Predicting this year’s NEMA nominees

ProfessionalStandardsThe New England Music Awards show scheduled for April 2016 at Blue Ocean Music Hall is already in the planning stages, the ballots having already gone out to members of the NEMA nominating committee. Thankfully, the ballot is much easier to use this year. While there is no easy way to predict who will get nominated for an award when there’s six different states and several different genres on the ballot, there have been some artists getting and or increasing attention to themselves this past year. BillCopelandMusicNews.com is going to take several shots in the dark based on who’s been making noise this past year.

Going down the ballot, these are the predicted selections that could very well end up becoming this year’s nominees:

For Band Of The Year, it wouldn’t be surprising to see Cold Engines, Johnny Hoy & the Bluefish, Gretchen & the Pickpockets, and Pat & The Hats getting the nod. Cold Engines, who played at last summer’s Ramble at Salisbury Beach, is getting ready to release their third CD, after their first two were well received. While blues acts don’t usually make it into this category, Johnny Hoy & The Bluefish have been electrifying blues venues with their new CD The Dance. Gretchen & The Pickpockets were named Best In State: New Hampshire last year, and their stock has been rising ever since. Every time I see this New Hampshire band, I say to myself “If only there was an agent, an A&R person, or label exec in the room.” Pat & The Hats, too, have been gaining even greater recognition since last year’s win for Pop Act Of The Year.

We don’t usually see blues artists in the category for Album Of The Year. Yet, Johnny Hoy & The Bluefish transcend all boundaries with their latest CD, The Dance. Likewise, Willie J. Laws Band might have found fans far beyond the blues community when it released their Cornbread Moan album in July of last year. They’ve been piling up nominations and other recognitions.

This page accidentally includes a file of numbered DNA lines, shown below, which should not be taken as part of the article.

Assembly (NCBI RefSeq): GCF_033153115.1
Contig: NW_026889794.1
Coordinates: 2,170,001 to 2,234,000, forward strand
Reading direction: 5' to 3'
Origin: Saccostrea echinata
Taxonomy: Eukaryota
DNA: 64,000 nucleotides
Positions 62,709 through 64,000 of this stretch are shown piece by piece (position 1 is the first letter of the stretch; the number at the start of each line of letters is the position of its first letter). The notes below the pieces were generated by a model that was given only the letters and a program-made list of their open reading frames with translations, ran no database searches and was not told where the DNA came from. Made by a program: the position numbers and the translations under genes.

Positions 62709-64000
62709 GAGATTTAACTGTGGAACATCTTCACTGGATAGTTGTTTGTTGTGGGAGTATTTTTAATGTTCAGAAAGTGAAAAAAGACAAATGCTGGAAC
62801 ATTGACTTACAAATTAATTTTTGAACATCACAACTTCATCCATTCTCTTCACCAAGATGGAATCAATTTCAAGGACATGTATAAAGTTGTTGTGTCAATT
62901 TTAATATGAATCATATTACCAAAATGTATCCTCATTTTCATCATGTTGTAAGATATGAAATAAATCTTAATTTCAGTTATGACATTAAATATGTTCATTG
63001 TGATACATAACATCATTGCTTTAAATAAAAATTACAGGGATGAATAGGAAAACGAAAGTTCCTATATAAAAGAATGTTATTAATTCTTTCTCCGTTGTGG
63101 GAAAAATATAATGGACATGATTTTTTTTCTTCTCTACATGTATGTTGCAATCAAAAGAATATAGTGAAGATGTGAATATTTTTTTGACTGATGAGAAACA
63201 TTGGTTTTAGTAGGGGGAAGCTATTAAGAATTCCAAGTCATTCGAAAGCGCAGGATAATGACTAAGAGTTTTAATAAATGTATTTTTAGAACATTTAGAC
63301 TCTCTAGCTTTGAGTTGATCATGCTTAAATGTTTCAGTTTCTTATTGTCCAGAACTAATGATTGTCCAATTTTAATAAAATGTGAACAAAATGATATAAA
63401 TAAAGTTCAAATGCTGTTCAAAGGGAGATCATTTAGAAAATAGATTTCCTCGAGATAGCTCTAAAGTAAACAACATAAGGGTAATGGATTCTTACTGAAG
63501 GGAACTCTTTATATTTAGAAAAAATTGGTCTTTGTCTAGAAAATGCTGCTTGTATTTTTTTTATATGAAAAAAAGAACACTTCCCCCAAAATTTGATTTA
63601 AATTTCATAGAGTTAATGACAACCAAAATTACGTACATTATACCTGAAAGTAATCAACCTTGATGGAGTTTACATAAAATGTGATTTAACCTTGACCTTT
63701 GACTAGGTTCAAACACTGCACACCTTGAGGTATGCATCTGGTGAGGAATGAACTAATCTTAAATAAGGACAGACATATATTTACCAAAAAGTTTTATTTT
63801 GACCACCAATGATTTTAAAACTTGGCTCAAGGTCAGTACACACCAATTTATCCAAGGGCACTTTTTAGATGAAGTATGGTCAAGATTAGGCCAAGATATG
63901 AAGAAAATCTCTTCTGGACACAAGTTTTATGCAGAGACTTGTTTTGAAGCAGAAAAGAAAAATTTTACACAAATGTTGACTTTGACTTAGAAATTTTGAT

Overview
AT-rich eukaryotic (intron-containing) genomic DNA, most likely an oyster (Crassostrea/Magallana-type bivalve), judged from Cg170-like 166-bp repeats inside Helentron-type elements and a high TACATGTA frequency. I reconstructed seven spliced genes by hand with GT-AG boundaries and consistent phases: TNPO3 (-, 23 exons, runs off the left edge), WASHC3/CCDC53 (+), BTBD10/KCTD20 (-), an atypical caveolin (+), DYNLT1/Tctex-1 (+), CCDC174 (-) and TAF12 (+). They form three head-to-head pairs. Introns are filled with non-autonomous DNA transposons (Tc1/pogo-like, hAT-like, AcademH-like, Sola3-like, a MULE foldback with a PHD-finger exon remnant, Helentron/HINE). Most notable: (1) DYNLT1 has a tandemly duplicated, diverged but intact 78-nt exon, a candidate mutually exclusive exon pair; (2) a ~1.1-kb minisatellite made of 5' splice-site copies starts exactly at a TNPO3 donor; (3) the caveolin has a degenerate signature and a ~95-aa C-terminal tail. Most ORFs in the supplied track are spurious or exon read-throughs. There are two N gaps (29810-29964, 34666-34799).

WillieJ.LawsBandCornbreadMoanCDCoverArtSpeaking of WJLB, his title track “Cornbread Moan” could end up competing for Song Of The Year. The WJLB competition in this category will likely include Ruby Rose Fox for her incredibly hooky song “Die Pretty” as well as Johnny Hoy & The Bluefish who have a dandy in “Rolled and Tumbled.” Rounding out this category could be Provincetown singer-songwriter Anne Stott for her irresistible local hit “We Are Here,” as well as Danielle Miraglia‘s very contemporary times flavored “Tear It Down.”

Producer Of The Year nominees can be difficult to predict without having heard every local CD released by every artist in New England during the past year. Yet, some names that have been bandied about include Brian Charles, Victor Ferrantella, and Tom Bianchi.

Getting nominated for Male Performer Of The Year depends more on who is on the nominating committee each year than who is the best singer, performer in a technical sense. In a more perfect world rock singer Fil Pacino would get the nod for his deep, rich, sometimes haunted vocal. Willie J. Laws would get the nod for the power of his vocal delivery if the nominating committees in these parts were not so obsessed with indie rock bands. The same could be said of Barrence Whitfield. Country rock crooner Jim Libby has a powerful voice he uses to tackle all sorts of vocal challenges while blues-roots man Racky Thomas has a voice that hit’s the spiritual soft spot when he offers up his Americana material.